John Witherspoon signed the Declaration of Independence, which sought to ensure for Americans the right to “life, liberty, and the pursuit of happiness.” Another founder, Ebenezer Pemberton, most probably was the author of a letter that emphasized that Princeton was not to be just for Presbyterians, stating, “persons of all persuasions are to have free access to the Honours & Privileges of the College.”
As some will point out, it is more than likely that many of these men were themselves contradictory. “All men are created equal” was a lofty sentiment, but Princeton’s history is not devoid of discrimination. John Witherspoon himself owned slaves, and Woodrow Wilson, throughout his tenure as University president, actively discouraged the admittance of black students. So it is quite possible that Mr. Cipriano is correct. The founders might have been against a celebration of homosexuality, had the term existed when they were alive. They also might have been against the celebration of other marginalized groups of people, too: African-Americans, Jews, Muslims, and women.
In this dangerous and difficult decade, it seems to us that we could use a little more “religion of the heart over doctrine and liturgy.” We hope, in the best traditions of the founders, that that is what the new center will provide.
Times change, Mr. Cipriano. Welcome to the 21st century.
MARINA FERRARO ’98
I felt I had to respond to a recent letter from a class member who expressed disappointment and shame over the opening of the University’s LGBT Center. The real shame is that there are still people who are so intolerant.
As the daughter of a New York City policeman from a high school where most did not go on to college, I had some inkling of how it felt to be an outsider among Princeton’s preppies and wealthy elite.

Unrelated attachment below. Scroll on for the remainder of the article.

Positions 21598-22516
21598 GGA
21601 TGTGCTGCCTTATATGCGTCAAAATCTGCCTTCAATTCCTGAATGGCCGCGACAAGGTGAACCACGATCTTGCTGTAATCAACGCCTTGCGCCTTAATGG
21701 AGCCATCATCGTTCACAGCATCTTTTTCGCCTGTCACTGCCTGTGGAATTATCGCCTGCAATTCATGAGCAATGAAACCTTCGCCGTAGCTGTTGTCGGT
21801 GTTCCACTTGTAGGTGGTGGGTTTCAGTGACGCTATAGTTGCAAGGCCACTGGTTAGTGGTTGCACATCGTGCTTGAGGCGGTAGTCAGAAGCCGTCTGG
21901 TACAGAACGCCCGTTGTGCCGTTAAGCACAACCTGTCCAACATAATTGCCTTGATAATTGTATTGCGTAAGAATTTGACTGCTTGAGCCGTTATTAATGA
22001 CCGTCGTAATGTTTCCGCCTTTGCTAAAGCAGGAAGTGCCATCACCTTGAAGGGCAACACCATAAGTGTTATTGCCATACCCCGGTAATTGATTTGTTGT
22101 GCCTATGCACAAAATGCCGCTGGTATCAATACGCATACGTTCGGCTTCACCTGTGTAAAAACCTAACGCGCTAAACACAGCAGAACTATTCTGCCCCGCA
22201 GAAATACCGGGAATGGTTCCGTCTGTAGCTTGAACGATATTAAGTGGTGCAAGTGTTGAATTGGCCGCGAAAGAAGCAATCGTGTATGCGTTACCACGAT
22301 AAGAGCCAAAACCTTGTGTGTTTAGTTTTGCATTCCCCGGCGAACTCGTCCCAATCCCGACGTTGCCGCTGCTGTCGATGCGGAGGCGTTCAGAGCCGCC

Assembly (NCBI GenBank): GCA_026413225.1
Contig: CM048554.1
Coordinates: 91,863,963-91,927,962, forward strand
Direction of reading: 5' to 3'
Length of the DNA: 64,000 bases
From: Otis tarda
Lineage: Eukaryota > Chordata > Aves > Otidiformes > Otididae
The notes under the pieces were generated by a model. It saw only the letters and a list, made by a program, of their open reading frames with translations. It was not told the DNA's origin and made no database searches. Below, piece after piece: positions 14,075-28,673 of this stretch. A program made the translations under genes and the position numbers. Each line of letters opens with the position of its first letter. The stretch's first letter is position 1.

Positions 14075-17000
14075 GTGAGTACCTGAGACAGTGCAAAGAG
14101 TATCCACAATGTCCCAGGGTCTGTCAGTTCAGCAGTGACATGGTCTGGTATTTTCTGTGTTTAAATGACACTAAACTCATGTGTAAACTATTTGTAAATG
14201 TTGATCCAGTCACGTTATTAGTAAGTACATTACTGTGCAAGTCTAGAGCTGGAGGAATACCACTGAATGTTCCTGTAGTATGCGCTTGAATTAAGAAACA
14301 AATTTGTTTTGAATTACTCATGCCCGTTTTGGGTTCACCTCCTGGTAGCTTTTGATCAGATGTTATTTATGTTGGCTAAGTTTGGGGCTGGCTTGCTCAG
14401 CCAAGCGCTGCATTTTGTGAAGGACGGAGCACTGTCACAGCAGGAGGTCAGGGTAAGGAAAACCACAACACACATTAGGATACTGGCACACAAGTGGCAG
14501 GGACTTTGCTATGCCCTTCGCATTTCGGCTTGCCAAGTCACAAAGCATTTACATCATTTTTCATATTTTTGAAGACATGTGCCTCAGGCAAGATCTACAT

Bravo for President Tilghman, whose leadership has made my alma mater more diverse and welcoming to all!
MARY GALLAGHER ’78
If [Muslim chaplain] Khalid Latif truly supports Princeton’s mission of free inquiry, a good start would be for him to have another crack at the questions Isaiah Cox ’94 asked him (Letters, Jan. 24). So far he sounds like a politician or an undergraduate expounding on an unread book (or Yusuf Islam, the former Cat Stevens, playing similar dodgeball in a recent New York Times interview). And Cox’s questions were easy ones!
I must admit that Latif’s technique of answering momentous questions about the outside world with self-centered platitudes shows him to be a man of his times.
ROB SLOCUM ’71
David Thom ’96 compared Princeton to Rutgers in his Jan. 24 letter. He says “the athletics department has chosen to disregard tradition by solely using a bizarre tiger-striped ‘P’ that has no graphical precedent on campus.” Thom goes on to say: “[Rutgers] can teach us a thing or two about how to celebrate that proud history in an appropriate athletic logo.”
I was on the committee of student-athletes, members of the athletics department, and a marketing and design firm brought together to produce several logos that could be used for apparel, marketing, and sports media. In our meetings we discussed the way the current logos were being used and came up with most of the new variations of the traditional “P,” the word “Princeton,” and the different tigers that are now depicted on apparel sold in the U-Store.
Our main focus during these meetings was to produce a logo that would be recognized not only by people on campus, but by people throughout the country. It was our belief that outside the Ivy League, the traditional orange “P” was not being recognized as the symbol of Princeton athletics. Thus, our goal was to create a “P” that could be distinguished throughout the NCAA as our logo, and not mistaken for one of the many other schools beginning with the letter “P.”
After discussing the issue at length and with other students and athletes, we decided that adding the tiger stripes was the best way to distinguish our “P” from the rest. In no way does this new logo take away from the Princeton tradition. Instead, it helps Princeton to be better recognized nationally as we continue our winning tradition.
COLIN R. BROWN ’04